Driving has a certain mystique. Not often. Especially not here in Chicago, where we are constantly stuck in traffic, on the Metra, or on the bus. Yet, there is an elusive quality of freedom associated with rolling down a twinkling, deserted street on the cusp of darkness; listening to music you choose; going miles faster than you could ever run. From Ford’s Model T to grainy pictures of old gas stations when there were still attendants to stand out in the freezing winter; cars have been engrained into American pop culture. The relished feeling of contented freedom surrounding this iconic (and daily) action can be associated with just as reminiscent and powerful of music.
Timber Timbre is perfect for isolated nighttime drives. Their song Black Water is staccato excellence made melt worthy by Taylor Kirk’s crooning voice that continues to haunt your thoughts long after the song has finished. Although Timber Timbre’s ragged blues can be taken just as melancholy folk-anthems of isolation, they are chillingly beautiful – like when you are driving in the countryside and are able to see nature or life itself in a stunning new light. The music is not necessarily weird – although it will not be played on the radio anytime soon – and the more you play it the more welcome the contemplative ambiance created by strong reverb and added on feedback will be. Timber Timbre creates an enchanting story of power and musical identity, aptly suited for night drives spent captivated by an intriguing proposition, event, or discovery.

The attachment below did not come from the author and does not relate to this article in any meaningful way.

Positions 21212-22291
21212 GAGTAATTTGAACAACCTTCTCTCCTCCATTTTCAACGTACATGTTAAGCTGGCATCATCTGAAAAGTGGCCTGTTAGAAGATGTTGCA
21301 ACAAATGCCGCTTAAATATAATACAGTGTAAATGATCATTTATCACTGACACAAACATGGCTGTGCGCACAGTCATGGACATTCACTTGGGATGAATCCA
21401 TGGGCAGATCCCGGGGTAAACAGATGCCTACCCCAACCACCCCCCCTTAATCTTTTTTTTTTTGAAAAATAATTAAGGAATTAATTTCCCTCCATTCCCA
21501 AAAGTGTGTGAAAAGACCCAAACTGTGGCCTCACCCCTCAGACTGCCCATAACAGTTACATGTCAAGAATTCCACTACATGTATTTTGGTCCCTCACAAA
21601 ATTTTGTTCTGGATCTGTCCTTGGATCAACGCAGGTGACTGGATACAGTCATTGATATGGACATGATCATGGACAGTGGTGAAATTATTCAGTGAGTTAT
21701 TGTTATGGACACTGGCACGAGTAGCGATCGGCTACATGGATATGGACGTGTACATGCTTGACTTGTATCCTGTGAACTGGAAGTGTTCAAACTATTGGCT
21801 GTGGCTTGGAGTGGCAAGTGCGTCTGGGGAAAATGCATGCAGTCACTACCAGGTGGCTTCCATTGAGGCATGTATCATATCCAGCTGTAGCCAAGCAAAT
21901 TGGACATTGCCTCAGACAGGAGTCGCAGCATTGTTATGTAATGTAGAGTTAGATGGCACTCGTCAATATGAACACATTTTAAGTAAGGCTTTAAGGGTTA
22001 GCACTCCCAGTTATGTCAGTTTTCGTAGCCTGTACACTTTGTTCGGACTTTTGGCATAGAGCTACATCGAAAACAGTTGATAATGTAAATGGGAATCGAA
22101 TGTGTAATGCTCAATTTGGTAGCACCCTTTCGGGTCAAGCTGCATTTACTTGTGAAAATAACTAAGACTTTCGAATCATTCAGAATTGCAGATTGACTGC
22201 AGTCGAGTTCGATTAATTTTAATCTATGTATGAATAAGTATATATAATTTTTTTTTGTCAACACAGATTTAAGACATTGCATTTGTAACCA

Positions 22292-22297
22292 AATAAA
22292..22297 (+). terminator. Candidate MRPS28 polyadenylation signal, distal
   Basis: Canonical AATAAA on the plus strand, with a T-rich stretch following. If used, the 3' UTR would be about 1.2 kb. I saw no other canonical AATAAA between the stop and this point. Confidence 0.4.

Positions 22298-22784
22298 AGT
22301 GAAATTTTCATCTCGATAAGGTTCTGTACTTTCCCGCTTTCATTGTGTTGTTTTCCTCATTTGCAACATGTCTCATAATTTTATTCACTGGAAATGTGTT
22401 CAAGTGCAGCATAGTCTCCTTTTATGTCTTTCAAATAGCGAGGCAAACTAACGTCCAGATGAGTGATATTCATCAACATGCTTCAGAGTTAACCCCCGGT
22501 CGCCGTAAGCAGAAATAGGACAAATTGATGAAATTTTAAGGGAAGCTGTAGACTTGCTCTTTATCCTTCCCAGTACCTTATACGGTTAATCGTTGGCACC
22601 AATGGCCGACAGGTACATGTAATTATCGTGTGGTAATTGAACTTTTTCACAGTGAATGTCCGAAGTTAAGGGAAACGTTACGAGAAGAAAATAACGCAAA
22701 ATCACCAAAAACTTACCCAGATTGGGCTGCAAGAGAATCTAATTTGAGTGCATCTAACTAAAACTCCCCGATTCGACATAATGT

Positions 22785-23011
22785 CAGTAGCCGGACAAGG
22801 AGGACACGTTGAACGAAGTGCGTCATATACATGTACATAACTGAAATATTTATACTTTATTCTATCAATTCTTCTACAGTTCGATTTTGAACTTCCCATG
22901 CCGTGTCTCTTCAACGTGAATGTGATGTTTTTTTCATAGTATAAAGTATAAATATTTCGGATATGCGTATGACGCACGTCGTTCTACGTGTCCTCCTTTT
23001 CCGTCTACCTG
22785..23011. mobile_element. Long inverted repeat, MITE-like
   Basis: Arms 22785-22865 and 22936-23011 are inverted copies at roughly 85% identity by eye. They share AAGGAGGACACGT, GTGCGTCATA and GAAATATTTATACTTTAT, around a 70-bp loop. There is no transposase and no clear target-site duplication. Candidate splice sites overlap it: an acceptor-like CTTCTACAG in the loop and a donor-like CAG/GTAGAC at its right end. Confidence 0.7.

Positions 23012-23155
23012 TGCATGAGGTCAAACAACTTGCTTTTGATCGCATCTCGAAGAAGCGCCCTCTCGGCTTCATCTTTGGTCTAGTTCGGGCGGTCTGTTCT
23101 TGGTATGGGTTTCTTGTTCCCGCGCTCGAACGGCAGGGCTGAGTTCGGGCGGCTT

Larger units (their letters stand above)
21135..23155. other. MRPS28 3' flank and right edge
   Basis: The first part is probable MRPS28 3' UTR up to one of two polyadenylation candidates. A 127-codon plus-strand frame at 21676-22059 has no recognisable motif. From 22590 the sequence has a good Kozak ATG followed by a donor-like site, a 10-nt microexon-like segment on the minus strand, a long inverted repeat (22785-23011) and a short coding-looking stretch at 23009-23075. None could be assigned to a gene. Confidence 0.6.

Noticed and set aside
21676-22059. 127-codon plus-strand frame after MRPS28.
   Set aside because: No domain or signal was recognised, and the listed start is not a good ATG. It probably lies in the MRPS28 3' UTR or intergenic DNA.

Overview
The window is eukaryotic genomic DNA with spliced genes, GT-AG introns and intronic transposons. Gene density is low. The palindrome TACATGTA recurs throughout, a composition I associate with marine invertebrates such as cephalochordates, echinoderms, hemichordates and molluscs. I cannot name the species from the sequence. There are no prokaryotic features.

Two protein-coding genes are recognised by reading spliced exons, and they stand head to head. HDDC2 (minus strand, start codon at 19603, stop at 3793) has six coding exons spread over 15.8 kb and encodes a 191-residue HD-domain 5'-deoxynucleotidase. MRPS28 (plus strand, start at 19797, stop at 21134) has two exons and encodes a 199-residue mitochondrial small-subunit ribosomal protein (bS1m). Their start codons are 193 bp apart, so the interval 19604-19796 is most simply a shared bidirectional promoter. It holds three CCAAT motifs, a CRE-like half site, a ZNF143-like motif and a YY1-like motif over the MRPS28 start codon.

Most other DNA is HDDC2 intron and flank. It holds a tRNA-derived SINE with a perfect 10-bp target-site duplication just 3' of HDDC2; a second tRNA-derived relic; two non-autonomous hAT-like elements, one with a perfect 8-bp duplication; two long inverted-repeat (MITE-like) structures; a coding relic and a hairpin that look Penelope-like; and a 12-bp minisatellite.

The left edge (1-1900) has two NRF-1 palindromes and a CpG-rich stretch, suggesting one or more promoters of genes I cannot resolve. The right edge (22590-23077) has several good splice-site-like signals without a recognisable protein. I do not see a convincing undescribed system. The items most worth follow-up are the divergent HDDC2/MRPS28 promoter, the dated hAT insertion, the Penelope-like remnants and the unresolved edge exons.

Similar to Timber Timbre and playing this week in Chicago is Dirty Beaches (whose album Badlands is the third best-selling album of 2011 so far on insound.com). Dirty Beaches take the grainy, neon streaked image of 1950s America and makes it musically relevant. The slow piano loop borrowed from Francoise Hardy’s ‘Viola’ in ‘Lord Knows Best’ showcases Dirty Beaches ability to do more than just reproduce a vintage sound, but rather give it a revolutionary and grimy edge. Dirty Beaches is the music of a time when a waltz was popular skillfully delivered to an era where Jersey Shore tendencies seem popular. In the end, Beaches is able to link two very different American cultures together through stripped down recordings, instrumental samplings, and quintessential human heartbreak in order to create a new American classic.
Neither of these bands is of the lo-fi, garage fuzz rock so common in today’s music scene. They both weave a new dimension into old sound, creating a feeling of contemplative escape where the music washes about you and conjures up images of swishing silk, twinkling lights, and self-discovery.